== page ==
Tangent: In my opinion, understanding how a technology works under the hood is the best way to achieve learning speed and to build confidence that you are using the tool in the correct way. Often a technology is released with a certain breathless and hype that make it difficult to really understand appropriate usage patterns. More specifically, technology releases often develop an abstraction model that can invent new terminologies and metaphors that might be useful at first, but make it harder to develop mastery in latter stages.

A good example of this is Git. I could not gain traction with Git until I understood its underlying model, including trees, blobs, commits,tags, tree-ish, etc. I had written about this before in a previous post, and still remain convinced that people who don't understand the internals of Git cannot have true mastery of the tool.


Image Definition 
The first visual I present is that of an image, shown below with two different visuals. It is defined as the "union view" of a stack of read-only layers. 



On the left we see a stack of read-layers. These layers are internal implementation details only, and are accessible outside of running containers in the host's file system. Importantly, they are read-only (or immutable) but capture the changes (deltas) made to the layers below. Each layer may have one parent, which itself may have a parent, etc. The top-level layer may be read by a union-ing file system (AUFS on my docker implementation) to present a single cohesive view of all the changes as one read-only file system. We see this "union view" on the right.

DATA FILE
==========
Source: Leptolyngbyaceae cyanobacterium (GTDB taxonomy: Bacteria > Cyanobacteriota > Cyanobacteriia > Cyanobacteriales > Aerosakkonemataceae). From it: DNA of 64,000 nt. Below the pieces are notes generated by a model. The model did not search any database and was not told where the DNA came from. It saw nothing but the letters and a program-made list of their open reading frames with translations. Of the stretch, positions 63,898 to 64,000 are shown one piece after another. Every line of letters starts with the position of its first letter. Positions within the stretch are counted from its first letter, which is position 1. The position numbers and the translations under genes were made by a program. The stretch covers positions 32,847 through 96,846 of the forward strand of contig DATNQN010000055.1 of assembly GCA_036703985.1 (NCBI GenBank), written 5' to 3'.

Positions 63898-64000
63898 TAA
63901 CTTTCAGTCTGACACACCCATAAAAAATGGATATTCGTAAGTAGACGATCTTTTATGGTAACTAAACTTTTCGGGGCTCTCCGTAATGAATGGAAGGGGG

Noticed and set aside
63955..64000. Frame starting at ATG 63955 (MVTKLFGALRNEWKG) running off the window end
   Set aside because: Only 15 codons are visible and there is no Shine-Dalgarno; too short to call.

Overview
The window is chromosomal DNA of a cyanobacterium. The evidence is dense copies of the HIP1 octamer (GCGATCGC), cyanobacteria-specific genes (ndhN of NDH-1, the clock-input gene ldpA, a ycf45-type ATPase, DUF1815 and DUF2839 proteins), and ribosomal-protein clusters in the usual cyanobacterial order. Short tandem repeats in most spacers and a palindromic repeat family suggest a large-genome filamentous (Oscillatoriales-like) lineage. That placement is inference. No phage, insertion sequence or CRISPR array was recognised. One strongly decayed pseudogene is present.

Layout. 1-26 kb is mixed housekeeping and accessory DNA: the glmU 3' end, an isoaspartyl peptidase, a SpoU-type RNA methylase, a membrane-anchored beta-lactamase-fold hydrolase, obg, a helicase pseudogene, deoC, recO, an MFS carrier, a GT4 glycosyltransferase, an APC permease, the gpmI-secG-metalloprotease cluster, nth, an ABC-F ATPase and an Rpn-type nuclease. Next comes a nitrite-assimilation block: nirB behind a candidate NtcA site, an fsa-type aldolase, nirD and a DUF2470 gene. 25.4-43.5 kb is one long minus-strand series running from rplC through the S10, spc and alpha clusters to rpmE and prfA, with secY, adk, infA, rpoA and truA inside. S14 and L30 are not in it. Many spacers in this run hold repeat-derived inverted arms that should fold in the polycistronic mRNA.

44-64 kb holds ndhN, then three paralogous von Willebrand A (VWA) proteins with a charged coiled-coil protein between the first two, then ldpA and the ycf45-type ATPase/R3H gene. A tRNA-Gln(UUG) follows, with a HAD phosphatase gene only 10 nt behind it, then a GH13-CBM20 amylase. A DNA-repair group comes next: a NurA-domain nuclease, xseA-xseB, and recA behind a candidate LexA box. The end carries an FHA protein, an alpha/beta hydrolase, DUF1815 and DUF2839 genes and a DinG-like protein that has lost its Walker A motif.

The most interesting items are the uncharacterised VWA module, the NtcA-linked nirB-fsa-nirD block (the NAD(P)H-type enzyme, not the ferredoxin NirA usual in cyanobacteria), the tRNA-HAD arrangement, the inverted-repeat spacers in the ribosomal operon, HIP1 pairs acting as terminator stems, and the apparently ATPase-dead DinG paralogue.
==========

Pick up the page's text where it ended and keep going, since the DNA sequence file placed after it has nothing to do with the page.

If you want to see these layers in their glory, you might find them in different locations on your host's files system. These layers will not be viewable from within a running container directly. In my docker's host system I can see them at /var/lib/docker in a subdirectory called aufs



Container Definition 
A container is defined as a "union view" of a stack of layers the top of which is a read-write layer. 


I show this visual above, and you will note it is nearly the same thing as an image, except that the top layer is read-write. At this point, some of you might notice that this definition says nothing about whether this container is running, and this is on purpose. It was this discovery in particular that cleared up a lot of confusion I had up to this point. 

Takeaway: A container is defined only as a read-write layer atop an image (of read-only layers itself). It does not have to be running.

So if we want to discuss containers running, we need to define a running container. 

Running Container Definition 
running container is defined as a read-write "union view" and the the isolated process-space and processes within. The below visual shows the read-write container surrounded by this process-space. 


It is this act of isolation atop the file system effected by kernel-level technologies like cgroupsnamespaces, etc that have made docker such a promising technology. The processes within this process-space may change, delete or create files within the "union view" file that will be captured in the read-write layer. I show this in the visual below: 
 

To see this at work run the following command: docker run ubuntu touch happiness.txt. You will then be able to see the new file in the read-write layer of the host system, even though there is no longer a running container (note, run this in your host system, not a container):